In this course, we will examine linkages between science and colonialism in the East Asian context. In particular, we will investigate whether theories based on Western colonizers are equally appropriate for Qing and Japanese tactics of empire. Topics will include: cosmology, race and ethnicity, industry, and military technology.
- EAST B335 East Asian Development
Not offered in 2007-08.
- EAST H349 The Medieval Transformation of Eurasia, circa 1000-1400
This course surveys the nature of and linkages between changes in Europe, the Islamic world, China and Japan, with a primary focus on such literary sources as The Canterbury Tales (Europe), The Arabian Nights (Middle East), Tale of the Heike (Japan) and The Story of the Western Wing (China).
- EAST B381 Topics in Japanese Art (Cross-listed as HART B381)
Not offered in 2007-08.
- EAST382 Syntax and Semantics of Mandarin Chinese HU (Cross-listed in Linguistics)
An examination of some of the core issues in the study of Mandarin Chinese in terms of its syntactic and semantic structures. The aim is to look at a rich array of data as analyzed by practicing theoreticians and appreciate the inner workings of the language and their theoretical implications. Along the way students learn to make mid-level generalizations and hone their analytical skills. Prerequisites: Introduction to Syntax and Introduction to Semantics. One intermediate-level course on syntax or semantics or Structure of Chinese. Sophomore standing or above. Typically offered every other year.
- EAST B/H398 Senior Seminar
H. Glassman, P. Lin
A semester-long research workshop culminating in the writing and presentation of a senior thesis. Required of all majors; open to concentrators and others by permission.
- EAST B403 Supervised Work
The East Asian Studies Department welcomes students who wish to combine their interests in East Asian languages with the study of an East Asian culture. These students are urged to consult the co-chair of East Asian studies on either campus, who will advise them on creating individual plans of study in the department.
The Chinese Language Program offers a full undergraduate curriculum of courses in Mandarin Chinese. Students who will combine language study with focused work on East Asian society and culture may wish to consider the major or minor in East Asian studies. Information about study abroad programs can be found under the East Asian studies heading in this catalog.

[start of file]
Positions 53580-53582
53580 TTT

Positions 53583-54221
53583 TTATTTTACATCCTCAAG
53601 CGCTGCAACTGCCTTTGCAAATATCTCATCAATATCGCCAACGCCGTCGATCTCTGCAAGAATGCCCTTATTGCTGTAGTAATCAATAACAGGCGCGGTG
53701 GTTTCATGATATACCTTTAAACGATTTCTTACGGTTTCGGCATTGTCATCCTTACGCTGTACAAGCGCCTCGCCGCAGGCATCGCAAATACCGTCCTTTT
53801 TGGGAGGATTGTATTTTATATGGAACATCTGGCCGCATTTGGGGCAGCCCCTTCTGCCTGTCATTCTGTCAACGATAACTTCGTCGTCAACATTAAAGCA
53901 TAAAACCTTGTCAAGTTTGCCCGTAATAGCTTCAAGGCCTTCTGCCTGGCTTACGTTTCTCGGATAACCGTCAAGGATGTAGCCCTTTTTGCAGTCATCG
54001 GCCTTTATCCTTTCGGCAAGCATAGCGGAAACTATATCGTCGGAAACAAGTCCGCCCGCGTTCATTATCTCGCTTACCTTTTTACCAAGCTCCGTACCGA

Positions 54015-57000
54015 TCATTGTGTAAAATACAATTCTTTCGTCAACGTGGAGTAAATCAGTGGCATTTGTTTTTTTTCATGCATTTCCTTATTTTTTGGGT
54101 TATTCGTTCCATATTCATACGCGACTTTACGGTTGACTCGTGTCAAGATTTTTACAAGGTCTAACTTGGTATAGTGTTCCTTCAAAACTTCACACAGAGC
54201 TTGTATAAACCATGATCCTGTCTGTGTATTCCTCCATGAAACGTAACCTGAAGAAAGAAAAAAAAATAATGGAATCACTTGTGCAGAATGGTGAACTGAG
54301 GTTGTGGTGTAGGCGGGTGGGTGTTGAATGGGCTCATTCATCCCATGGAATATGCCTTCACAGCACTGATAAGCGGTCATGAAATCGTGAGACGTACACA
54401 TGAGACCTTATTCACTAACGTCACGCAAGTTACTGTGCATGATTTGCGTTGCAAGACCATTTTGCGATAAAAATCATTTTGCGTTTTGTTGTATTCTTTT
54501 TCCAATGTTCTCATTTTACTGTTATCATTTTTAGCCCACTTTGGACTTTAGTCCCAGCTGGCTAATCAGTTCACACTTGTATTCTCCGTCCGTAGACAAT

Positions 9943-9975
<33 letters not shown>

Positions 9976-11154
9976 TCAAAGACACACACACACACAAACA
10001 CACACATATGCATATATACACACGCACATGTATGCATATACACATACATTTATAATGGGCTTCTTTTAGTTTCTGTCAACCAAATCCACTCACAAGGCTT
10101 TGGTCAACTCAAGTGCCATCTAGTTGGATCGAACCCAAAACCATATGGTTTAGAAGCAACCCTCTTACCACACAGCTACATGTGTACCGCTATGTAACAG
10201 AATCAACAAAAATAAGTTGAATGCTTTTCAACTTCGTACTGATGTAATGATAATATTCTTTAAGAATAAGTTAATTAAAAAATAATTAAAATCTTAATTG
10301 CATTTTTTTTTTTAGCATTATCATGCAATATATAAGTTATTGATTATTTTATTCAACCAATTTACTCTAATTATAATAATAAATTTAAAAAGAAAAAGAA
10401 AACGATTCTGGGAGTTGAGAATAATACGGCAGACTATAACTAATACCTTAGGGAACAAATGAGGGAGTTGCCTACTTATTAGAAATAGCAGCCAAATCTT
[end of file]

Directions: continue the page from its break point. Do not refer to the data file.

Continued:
Shizhe Huang, Director
- CNSE B001, B002 First-year Chinese (Intensive) HU
An intensive introductory course in modern spoken and written Chinese. The development of oral-aural skills is integrated through grammar explanations and drill sessions designed to reinforce new material through active practice. 6 hours a week of lecture and oral practice plus one-on-one sessions with the instructor. This is a year-long course; both semesters are required for credit.
- CNSE H003, H004 Second-year Chinese HU
Second-year Chinese aims for further development of language skills in speaking, listening, reading, and writing. Five hours of class plus individual conference. Prerequisite: First-year Chinese or permission of instructor.
- CNSE B101, B102 Third-year Chinese HU
A focus on overall language skills through reading and discussion of modern short stories, as well as on students facility in written and oral expression through readings in modern drama and screenplays. Readings include representative works from the May Fourth Period (1919-27) to the present. Audio- and videotapes of drama and films are used as study aids. Prerequisite: Second-Year Chinese or permission of instructor.
- CNSE B201, B202 Fourth-year Chinese HU
Development of language ability in the areas of modern Chinese literature, history and/or philosophy. Speaking and reading skills are equally emphasized through a consideration of the intellectual, historical and social significance of representative works. Prerequisite: Third-year Chinese or permission of instructor.
- CNSE B480 Independent Study HU
- JNSE H001, H002 First-year Japanese (Intensive) HU
An introduction to the four basic skills (reading, writing, speaking, and listening), with special emphasis on the development of conversational fluency in socio-cultural contexts. Six hours per week of lecture and oral practice. This is a year-long course; both semesters (001 and 002) are required for credit.
- JNSE H003, H004 Second-year Japanese HU
A continuation of first-year Japanese, with a focus on the further development of oral proficiency, along with reading and writing skills. Five hours per week of lecture and oral practice. This is not a year-long course. Prerequisite: First-Year Japanese or equivalent.
- JNSE H101, H102 Third-year Japanese HU
A continuation of language study with further development of oral proficiency. Emphasis on reading and discussing simple texts. Advanced study of grammar and kanji; introduction to composition writing. Three hours of class, one hour of oral practice. Prerequisite: Second-Year Japanese or equivalent
- JNSE H201, H202 Fourth-year Japanese HU
Advanced Japanese language training with a focus on reading. Students in this course will learn many new kanji, will be introduced to classical Japanese grammar, will watch movies and films dealing with contemporary topics, and will continue to deepen their understanding of the Japanese language. Prerequisite: Third-year Japanese or equivalent and consent of the instructor.
- JNSE H480 Independent Study HU
Modern Urban Japan: Advanced Readings in Japanese and English.